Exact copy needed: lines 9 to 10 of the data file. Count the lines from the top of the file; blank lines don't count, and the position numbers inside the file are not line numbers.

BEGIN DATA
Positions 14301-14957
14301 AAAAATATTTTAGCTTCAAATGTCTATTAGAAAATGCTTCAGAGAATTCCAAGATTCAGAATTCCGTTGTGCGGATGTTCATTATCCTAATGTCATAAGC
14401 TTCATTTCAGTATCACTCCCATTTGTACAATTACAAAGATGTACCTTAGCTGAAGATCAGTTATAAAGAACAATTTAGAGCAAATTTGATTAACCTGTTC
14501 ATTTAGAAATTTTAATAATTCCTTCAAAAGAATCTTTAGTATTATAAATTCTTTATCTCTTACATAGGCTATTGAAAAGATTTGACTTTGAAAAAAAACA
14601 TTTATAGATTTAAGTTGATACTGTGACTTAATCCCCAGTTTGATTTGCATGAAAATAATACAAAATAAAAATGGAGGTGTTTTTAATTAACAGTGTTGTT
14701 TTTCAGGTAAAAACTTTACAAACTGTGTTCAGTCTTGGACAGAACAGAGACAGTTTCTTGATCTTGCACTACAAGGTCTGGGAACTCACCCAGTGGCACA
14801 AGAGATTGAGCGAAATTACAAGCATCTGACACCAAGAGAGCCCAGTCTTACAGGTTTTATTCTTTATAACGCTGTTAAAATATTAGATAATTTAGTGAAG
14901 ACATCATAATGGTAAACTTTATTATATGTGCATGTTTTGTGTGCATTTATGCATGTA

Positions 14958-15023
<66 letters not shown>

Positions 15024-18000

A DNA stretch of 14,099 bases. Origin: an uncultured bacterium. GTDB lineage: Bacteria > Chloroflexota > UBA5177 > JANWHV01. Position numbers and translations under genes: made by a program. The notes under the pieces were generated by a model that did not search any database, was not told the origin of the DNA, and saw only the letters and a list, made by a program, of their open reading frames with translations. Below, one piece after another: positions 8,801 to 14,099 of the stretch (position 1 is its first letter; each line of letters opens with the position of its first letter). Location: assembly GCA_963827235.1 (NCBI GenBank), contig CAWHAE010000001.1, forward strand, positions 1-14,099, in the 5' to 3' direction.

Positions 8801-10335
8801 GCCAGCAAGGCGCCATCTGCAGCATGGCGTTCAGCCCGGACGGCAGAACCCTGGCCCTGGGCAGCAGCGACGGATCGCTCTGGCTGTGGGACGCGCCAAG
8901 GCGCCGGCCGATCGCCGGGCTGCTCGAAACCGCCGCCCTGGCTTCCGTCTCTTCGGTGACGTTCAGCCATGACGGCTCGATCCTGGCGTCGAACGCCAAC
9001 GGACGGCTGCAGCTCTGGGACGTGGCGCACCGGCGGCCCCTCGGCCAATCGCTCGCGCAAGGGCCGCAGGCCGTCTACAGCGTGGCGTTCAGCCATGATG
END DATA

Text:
Positions 14958-15023
<66 letters not shown>